Lance Davidson
Work Phone Number
Web Site
(804) 243-2596


Morphogenesis is an inherently mechanical process. My research aims are to understand these mechanical processes as they operate across several scales, from patterning of gene expression and protein-protein interactions through to the physical interactions of tissues that coordinate the ultimate movements of gastrulation and neurulation. My graduate thesis work focused on these physical movements during primary invagination in sea urchin gastrulation. Using finite element modeling tools I simulated several proposed hypotheses of invagination. These simulations identified several biomechanical features of the sea urchin embryo that were important to the success of each hypothesis. I then set out to measure these important biomechanical properties in the sea urchin Strongylocentrotus purpuratus. The results of these studies indicate that models which depend on cell shape change to generate the tissue shape change (i.e. apical constriction and annular ring contraction) cannot generate the requisite forces to create an invagination.

In both the Keller and DeSimone labs my focus has been more on the cell and tissue level, where I have been investigating the cellular processes underlying morphogenesis. I have been looking at several morphogenetic events: convergence and extension in the mesoderm, mesendoderm migration, neural tube closure, and wound healing.


Neural tube closure, wound healing, mesendoderm morphogenesis, and convergence and extension in the mesoderm.


Davidson, L. A., Hoffstrom, B. H., Keller, R., DeSimone, D. W. (2002). Mesendoderm extension and mantle closure during Xenopus laevis gastrulation: combined roles for integrin a5b1, fibronectin and tissue geometry. Developmental Biology 242: 109-29.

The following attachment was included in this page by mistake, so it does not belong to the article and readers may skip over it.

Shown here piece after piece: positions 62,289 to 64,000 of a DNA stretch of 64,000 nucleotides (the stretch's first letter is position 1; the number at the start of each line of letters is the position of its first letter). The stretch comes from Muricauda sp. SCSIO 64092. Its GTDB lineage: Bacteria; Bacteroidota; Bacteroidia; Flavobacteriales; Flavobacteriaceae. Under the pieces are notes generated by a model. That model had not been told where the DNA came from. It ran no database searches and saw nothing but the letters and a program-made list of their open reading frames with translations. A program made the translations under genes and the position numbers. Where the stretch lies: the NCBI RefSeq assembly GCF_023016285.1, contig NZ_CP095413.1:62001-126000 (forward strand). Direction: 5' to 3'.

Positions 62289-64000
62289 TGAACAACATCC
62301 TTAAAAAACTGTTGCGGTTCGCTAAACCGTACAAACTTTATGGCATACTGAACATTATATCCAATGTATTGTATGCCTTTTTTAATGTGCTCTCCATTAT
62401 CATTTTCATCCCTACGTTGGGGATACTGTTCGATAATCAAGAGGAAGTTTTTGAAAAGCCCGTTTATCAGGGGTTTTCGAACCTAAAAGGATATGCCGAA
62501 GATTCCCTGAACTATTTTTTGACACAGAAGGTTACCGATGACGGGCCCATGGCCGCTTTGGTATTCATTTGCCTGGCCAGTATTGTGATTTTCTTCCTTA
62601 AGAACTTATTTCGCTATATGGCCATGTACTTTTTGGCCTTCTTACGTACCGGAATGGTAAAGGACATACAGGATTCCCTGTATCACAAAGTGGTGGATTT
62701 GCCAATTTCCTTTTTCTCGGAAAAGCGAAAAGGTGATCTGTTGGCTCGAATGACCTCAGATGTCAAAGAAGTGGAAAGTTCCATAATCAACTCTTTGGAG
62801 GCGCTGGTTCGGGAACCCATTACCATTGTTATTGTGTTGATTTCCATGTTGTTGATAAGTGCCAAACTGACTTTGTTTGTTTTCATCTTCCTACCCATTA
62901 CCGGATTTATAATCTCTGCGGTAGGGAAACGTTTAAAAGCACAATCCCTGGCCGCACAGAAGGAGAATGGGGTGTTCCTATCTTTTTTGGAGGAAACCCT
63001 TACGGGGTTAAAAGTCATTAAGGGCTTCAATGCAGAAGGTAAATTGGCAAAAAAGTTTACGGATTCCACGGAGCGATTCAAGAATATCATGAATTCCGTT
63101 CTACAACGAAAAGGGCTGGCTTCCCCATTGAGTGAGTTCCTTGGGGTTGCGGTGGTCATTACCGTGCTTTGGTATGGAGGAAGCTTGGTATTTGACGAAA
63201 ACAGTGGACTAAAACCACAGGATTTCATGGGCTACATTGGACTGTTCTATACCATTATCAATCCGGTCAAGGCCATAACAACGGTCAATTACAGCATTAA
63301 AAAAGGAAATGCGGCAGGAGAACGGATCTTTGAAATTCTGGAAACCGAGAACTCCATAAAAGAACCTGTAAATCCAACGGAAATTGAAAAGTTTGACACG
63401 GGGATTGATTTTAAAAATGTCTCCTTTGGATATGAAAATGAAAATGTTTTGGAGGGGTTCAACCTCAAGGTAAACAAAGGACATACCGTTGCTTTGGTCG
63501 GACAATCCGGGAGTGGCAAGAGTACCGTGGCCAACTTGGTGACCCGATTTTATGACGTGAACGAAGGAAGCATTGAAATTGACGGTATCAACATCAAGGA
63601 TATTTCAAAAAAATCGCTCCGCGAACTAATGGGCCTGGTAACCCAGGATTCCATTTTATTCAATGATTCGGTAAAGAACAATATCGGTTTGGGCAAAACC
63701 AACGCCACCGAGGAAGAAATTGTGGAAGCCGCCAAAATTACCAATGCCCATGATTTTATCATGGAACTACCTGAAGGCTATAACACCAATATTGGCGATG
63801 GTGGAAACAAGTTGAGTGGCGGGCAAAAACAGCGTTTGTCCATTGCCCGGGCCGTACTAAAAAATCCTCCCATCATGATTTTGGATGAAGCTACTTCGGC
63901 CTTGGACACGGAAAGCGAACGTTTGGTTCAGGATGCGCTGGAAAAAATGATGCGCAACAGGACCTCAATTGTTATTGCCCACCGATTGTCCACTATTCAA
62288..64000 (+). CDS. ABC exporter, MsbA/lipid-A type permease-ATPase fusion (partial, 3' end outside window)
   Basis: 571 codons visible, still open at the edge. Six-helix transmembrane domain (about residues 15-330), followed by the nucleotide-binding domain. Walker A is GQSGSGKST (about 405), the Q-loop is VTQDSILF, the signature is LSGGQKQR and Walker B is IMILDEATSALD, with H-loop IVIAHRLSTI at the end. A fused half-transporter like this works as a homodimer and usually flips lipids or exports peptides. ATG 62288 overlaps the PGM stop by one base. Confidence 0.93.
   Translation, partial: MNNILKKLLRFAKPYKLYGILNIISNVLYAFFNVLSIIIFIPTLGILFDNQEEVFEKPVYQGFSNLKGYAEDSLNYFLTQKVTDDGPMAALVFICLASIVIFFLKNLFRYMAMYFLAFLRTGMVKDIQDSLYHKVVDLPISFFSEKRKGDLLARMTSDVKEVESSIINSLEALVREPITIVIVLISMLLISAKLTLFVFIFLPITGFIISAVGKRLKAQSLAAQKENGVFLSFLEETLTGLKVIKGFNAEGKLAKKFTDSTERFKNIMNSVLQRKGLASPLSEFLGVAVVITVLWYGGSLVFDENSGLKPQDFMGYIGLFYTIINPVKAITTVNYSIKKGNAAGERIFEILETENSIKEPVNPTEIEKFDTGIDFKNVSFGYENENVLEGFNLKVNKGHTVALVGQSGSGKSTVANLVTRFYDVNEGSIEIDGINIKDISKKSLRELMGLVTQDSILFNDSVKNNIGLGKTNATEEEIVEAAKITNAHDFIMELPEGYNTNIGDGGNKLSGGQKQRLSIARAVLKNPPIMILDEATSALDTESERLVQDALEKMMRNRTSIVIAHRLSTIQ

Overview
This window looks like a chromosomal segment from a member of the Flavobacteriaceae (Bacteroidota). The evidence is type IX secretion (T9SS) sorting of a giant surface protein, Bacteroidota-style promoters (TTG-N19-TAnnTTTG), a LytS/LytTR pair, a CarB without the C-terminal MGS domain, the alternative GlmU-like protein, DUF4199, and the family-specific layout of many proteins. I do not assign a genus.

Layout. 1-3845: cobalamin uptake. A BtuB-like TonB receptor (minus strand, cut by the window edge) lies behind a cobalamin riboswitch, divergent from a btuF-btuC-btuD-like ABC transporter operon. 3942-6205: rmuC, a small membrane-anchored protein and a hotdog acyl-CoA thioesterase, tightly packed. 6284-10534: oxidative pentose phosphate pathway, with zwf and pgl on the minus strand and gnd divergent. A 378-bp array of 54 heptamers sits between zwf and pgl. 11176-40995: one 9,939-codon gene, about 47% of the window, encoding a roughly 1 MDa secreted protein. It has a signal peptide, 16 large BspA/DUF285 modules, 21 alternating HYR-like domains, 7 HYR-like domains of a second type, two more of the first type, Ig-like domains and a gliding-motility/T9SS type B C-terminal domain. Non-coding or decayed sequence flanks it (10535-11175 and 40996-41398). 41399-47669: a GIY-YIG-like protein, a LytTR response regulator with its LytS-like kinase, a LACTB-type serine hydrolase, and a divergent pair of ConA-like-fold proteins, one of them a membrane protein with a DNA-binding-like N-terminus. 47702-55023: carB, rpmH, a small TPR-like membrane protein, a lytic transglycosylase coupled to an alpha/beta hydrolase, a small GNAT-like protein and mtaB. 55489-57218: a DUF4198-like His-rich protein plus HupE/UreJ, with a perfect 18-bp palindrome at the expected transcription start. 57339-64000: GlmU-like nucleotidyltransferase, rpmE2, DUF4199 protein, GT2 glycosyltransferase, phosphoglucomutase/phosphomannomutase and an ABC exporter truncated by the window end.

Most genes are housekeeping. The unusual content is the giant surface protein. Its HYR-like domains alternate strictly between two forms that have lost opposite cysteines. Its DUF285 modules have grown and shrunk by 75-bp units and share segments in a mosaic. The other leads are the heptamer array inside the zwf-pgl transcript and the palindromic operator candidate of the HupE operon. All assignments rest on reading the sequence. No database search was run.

Davidson, L. A., Ezin, A. M., and Keller, R. E. (2002). Wound healing by apical contraction and ingression in early Xenopus leavis embryos. Cell Motility and the Cytoskeleton 53: 163-76.

Davidson, L. A., and Keller, R. E. (1999). Neural tube closure in Xenopus laevis involves medial migration, directed protrusive activity, cell intercalation, and convergent extension. Development 126: 4547-4556.

Davidson, L. A., Oster, G. F., Keller, R. E., Koehl, M.A.R. (1999). Measurements of mechanical properties of the blastula wall reveal which hypothesized mechanisms of primary invagination are physically plausible in the sea urchin Strongylocentrotus purpuratus. Developmental Biology 209: 221-38.

Davidson, L. A., Koehl, M. A., Keller, R., Oster, G. F. (1995) How do sea urchins invaginate? Using biomechanics to distinguish between mechanisms of primary invagination. Development 121: 2005- 2018.